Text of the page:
When we talk about packaging your homebrew or wine after fermentation, you can bottle condition and wait a few more weeks for it to be ready (and have bottle true) or you can do what we think the best option is—Just Keg It!
In this installment of Just Keg It, we want to discuss the types kegs that are typically available on the homebrew scale and what parts you will find in those kegs. The absolute most common keg for homebrewers is a used 5 gallon “Corny” or Cornelius keg that came from the soda industry. These were used to deliver soda syrup under pressure to be mixed with carbonated water in soda fountains and will very likely have quite a few years on it. Coca Cola used the pin lock kegs, while Pepsi and others used ball lock kegs. And that’s why you will typically find more used ball lock kegs available for your homebrew. Outside of that, you will be buying a new “corny” keg from an Italian or Chinese manufacturer, which will be stainless and could come with or without a rubber collar and base.
Ball Lock vs. Pin Lock
The main differences between ball lock and pin lock kegs is in their name, ball lock kegs have posts that use a ball lock disconnect that locks in place when the ball bearing in the disconnect fall in the groove of the post and the collar is pushed down to lock it in place. Pin lock kegs have either 2 (gas) or 3 (liquid) pins on each post for you to push the disconnect in place and twist it to lock it. These posts and disconnects are slightly taller and located near each other on the front of the keg, while ball lock posts are on the sides. Otherwise, ball lock kegs are approximately 3 inches taller than pin locks, while pin locks are about 1 inch wider than ball locks. This sizing with disconnects is often an important consideration when choosing a fridge or freezer for a kegerator.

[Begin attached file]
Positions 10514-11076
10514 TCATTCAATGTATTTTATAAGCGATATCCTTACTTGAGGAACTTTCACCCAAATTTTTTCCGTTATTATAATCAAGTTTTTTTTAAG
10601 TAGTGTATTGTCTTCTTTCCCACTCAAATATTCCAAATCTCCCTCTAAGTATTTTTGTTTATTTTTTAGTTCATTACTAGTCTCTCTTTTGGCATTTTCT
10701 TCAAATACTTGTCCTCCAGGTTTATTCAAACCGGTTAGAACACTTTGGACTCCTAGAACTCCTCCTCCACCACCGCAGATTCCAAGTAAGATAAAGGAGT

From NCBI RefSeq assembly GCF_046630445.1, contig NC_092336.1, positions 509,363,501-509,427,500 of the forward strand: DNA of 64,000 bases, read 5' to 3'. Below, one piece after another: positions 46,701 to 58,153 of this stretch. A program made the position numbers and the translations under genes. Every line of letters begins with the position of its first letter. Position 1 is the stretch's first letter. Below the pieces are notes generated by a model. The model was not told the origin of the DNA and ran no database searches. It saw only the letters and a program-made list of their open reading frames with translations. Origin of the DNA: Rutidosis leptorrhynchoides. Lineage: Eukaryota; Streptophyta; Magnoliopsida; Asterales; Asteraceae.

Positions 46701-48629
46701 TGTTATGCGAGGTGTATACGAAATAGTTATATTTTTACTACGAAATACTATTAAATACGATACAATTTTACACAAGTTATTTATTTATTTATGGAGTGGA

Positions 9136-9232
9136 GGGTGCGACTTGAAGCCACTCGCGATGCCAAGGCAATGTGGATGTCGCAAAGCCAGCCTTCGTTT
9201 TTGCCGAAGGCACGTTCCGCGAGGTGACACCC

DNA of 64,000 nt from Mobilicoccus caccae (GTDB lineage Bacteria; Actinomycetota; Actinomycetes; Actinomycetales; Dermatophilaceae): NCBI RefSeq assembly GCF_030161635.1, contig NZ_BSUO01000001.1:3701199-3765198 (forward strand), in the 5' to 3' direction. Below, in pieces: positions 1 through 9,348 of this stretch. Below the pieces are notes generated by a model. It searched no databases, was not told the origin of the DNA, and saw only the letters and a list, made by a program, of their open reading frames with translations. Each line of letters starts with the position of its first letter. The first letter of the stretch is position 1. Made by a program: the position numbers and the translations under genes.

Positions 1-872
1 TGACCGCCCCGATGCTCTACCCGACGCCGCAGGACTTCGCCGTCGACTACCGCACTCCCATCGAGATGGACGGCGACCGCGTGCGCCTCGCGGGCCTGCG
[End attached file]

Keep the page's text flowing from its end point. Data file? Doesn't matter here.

Homebrew Keg Manufacturers
Cornelius is one of several manufacturers including Firestone, Spartanburg, and John Wood, each of which made different models. Kegs from these manufacturers use different post types, poppets, and pressure relief valves (PRV), but often have similar thread sizing for the posts. The following is a list of manufacturers, keg models, and the thread sizing of each:
Firestone V Challenger, Firestone VI Challenger, Firestone Super Challenger
Liquid 5/8" -18
Cornelius Spartan & Super Champion
Gas 19/32" - 18
Liquid 19/32" - 18
Cornelius R (pin lock)
Gas 19/32" - 18 (2-pin)
Liquid 19/32" - 18 (3-pin)
John Wood 85, Firestone Challenger
Gas 11/16" - 18
Liquid 3/4" - 18
Firestone A, Firestone R, John Wood RA, John Wood RC (pin lock)
Gas 9/16" - 18 (2-pin)
Liquid 9/16" - 18 (3-pin
Note: Matching sizing between different manufacturers may equal interchangeability, but the only guarantee is to go with the same manufacturer’s products. Which helps when you want to convert a pin lock Cornelius keg to ball lock.
The Parts of a Keg
Both ball lock and pin lock kegs are made up of the same components:
—The body of the keg
—Rubber base and top ring/handle/collar (some kegs have metal loop handles)
—Lid assembly (lid, lid clamp and foot, PRV, O-ring)
—Gas post assembly (post, poppet, post O-ring)
—Gas dip tube and O-ring (not found in all kegs)
—Liquid post assembly
—Liquid dip tube and O-ring
Gas and liquid posts vary in appearance. Pin lock posts have 2 pins for the gas and 3 pins for the liquid, while gas posts have scoring in the base or a hex shaped base for ball lock. Though ball lock may appear to be the same otherwise, you cannot use a liquid disconnect on a gas post or vice versa without risking damage to the disconnect (and having a hard time removing it). Looking for the scoring, hex shape, or marking for in/out on the collar or keg body will help you avoid this problem.
For the visual differences between ball lock posts and the associated poppet inside the post based on manufacturer, see the following:
Spartanburg or Firestone Challenger V, VI, and Super Challenger
Older Firestone Challenger (not V or VI) and John Wood 85
When all parts are combined, you can add 5 gallons of beer or wine and have it carbonated and pressure served in just a day or two (sometimes longer, depending on the style). Which means a pint of something tasty in a fraction of the time it takes for bottle conditioning. Plus, you avoid any bottle trub in each pour. And you cut out all the time it takes to package in individual bottles vs. a single large container. Basically, IT IS SO WORTH IT!
For more information on maintaining your keg, see Just Keg It: Keg Cleaning, Maintenance, and Storage.
Semi-Media Director/Special Event Coordinator TBI, Producer, Writer, Host, and Host Wrangler Come and Brew It Radio, Homebrew Consultant, Lover of Experiments